KAISERSLAUTERN, Germany — The Department of Defense has yet to fully calculate the cost of significant force posture changes in Europe, including the withdrawal of two combat brigades and a plan to permanently station four Aegis-class destroyers in Spain, a Government Accountability Office report concludes.
The GAO reviewed the two DOD decisions affecting forces in Europe at the request of the Senate Armed Services Committee, according to the report, examining the extent to which the Defense Department analyzed the associated costs and savings.
In reviewing the Army reductions in Europe, the GAO report said the full cost savings from eliminating two combat brigades in Germany can’t be determined until the Defense Department better defines its plans for rotating forces to the region from the United States.
“The general sense is, if you bring forces home, it saves the government money over time,” said John Pendleton, GAO Defense Capabilities and Management director and a lead author of the report, released this week. But DOD officials have told Congress that “there are costs associated with bringing troops home,” such as the need for more troop rotations overseas, he said.
“I think it’s fair to say the department made the decision to return forces from Europe before they worked out the details on how they’re going to do the rotations,” Pendleton said.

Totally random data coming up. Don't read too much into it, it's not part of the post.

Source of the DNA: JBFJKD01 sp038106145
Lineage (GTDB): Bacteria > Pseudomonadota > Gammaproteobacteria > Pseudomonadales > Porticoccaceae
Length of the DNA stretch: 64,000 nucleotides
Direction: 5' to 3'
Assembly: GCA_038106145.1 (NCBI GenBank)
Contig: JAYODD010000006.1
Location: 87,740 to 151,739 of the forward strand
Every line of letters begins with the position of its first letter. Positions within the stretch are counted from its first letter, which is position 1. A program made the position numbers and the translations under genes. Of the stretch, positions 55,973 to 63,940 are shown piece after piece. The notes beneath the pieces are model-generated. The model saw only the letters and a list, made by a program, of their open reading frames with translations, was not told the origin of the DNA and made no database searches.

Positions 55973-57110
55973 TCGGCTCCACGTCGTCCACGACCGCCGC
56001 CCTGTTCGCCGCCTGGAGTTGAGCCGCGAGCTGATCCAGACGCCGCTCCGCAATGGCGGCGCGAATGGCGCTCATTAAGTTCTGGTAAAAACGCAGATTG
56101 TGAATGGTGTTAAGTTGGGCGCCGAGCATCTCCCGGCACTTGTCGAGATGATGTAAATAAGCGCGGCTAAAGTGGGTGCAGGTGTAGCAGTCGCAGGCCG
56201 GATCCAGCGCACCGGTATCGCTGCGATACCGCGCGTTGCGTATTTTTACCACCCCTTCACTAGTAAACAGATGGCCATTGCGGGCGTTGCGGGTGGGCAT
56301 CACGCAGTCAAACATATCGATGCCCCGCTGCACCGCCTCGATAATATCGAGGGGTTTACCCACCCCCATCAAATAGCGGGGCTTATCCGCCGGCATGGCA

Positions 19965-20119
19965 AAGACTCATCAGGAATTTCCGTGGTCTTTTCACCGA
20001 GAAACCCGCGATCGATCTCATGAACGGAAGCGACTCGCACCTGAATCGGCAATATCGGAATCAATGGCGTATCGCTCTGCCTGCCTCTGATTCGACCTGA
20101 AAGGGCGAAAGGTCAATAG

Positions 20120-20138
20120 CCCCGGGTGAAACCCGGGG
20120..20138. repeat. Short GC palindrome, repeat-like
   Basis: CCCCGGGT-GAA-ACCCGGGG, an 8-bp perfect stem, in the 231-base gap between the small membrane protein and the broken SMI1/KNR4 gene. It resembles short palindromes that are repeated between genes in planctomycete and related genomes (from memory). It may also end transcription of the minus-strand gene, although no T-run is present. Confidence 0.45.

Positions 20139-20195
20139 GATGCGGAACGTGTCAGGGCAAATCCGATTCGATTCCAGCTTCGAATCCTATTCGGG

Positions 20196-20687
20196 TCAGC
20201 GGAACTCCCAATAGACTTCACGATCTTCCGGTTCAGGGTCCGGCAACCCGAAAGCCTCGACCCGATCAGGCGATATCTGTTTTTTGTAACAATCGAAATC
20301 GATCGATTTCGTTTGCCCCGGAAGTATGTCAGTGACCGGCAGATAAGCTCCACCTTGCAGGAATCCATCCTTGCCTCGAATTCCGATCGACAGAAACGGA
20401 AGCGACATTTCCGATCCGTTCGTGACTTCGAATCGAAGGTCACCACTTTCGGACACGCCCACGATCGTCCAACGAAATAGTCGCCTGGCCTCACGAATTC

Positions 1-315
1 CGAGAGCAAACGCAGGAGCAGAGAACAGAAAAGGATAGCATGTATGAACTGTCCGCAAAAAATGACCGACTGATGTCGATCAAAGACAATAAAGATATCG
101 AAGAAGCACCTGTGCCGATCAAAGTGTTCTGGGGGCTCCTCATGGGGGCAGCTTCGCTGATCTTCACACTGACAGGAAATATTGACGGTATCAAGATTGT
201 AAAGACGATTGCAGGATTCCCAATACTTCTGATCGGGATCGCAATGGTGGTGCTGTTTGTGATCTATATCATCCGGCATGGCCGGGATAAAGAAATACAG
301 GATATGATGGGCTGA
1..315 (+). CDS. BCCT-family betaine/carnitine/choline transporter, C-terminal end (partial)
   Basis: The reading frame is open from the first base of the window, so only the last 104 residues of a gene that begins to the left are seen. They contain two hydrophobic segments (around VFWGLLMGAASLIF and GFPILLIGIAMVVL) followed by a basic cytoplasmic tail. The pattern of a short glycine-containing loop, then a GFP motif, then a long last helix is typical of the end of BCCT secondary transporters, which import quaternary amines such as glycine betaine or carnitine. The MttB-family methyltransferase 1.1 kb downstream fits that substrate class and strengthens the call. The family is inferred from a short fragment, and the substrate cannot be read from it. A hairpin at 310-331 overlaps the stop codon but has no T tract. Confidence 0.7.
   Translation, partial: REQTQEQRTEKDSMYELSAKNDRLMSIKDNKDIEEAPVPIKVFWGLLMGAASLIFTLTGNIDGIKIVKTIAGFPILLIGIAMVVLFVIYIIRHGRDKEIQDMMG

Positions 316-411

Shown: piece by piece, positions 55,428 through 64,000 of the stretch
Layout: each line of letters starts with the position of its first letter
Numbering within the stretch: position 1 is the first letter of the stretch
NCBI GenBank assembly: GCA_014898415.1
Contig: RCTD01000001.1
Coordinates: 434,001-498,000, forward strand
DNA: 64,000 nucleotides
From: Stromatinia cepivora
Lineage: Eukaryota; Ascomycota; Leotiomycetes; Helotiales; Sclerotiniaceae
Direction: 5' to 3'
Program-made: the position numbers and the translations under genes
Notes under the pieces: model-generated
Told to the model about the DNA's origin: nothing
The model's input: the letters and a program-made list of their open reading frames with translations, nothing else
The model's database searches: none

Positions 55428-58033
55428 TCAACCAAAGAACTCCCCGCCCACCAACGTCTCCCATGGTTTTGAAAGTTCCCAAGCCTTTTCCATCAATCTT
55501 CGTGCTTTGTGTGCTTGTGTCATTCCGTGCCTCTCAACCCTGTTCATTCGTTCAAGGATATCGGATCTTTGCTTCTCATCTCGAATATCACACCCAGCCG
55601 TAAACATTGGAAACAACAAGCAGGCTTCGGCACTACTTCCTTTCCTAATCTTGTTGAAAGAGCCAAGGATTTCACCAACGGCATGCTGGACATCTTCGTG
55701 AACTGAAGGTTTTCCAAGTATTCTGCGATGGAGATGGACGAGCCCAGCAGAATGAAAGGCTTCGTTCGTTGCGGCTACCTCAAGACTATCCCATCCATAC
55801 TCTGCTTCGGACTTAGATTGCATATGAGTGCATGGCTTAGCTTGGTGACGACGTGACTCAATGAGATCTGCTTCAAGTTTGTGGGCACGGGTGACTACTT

GAO staffers aren’t saying those details should have been worked out ahead of time, Pendleton said, but it’s important “they start to decide now,” for transparency, planning and budgeting purposes. “You don’t want to give an installation back,” and then not have a place to house rotating troops, for example, he said.
“It’s certainly expensive to have people forward-stationed. It’s also expensive to pick them up from the United States and carry them forward to do training,” he said.
The review comes as the Pentagon looks to rebalance its forces overseas, to reflect new strategic priorities and save money in the face of budgetary pressures. Some lawmakers in Washington have expressed a desire to see more base closures abroad, particularly in Europe.
In addition to the troop drawdown, the Defense Department announced last year that the U.S. will permanently station four Aegis-equipped ships at Naval Station Rota – two ships in fiscal 2014 and two in fiscal 2015, the GAO report notes. The ships are to support President Barack Obama’s phased, adaptive approach for missile defense in Europe.
The Navy considered two other options: deploying ships to the region from U.S. bases, or deploying ships to the region and rotating crews from U.S. bases, according to the report.
“The Navy concluded that forward stationing ships was the most efficient option, but GAO found that it did not fully consider the option to rotate crews from U.S. bases and, in a classified analysis, it used different assumptions for forward stationing versus deploying from the United States,” the report says.
The review found the Navy’s analysis to be “inconsistent and incomplete.”
Basing ships in Rota may be the “most straightforward, expeditious way” to support the Navy’s ballistic missile defense mission in the region, Pendleton said, but “they could not show us the full costs over the long term.”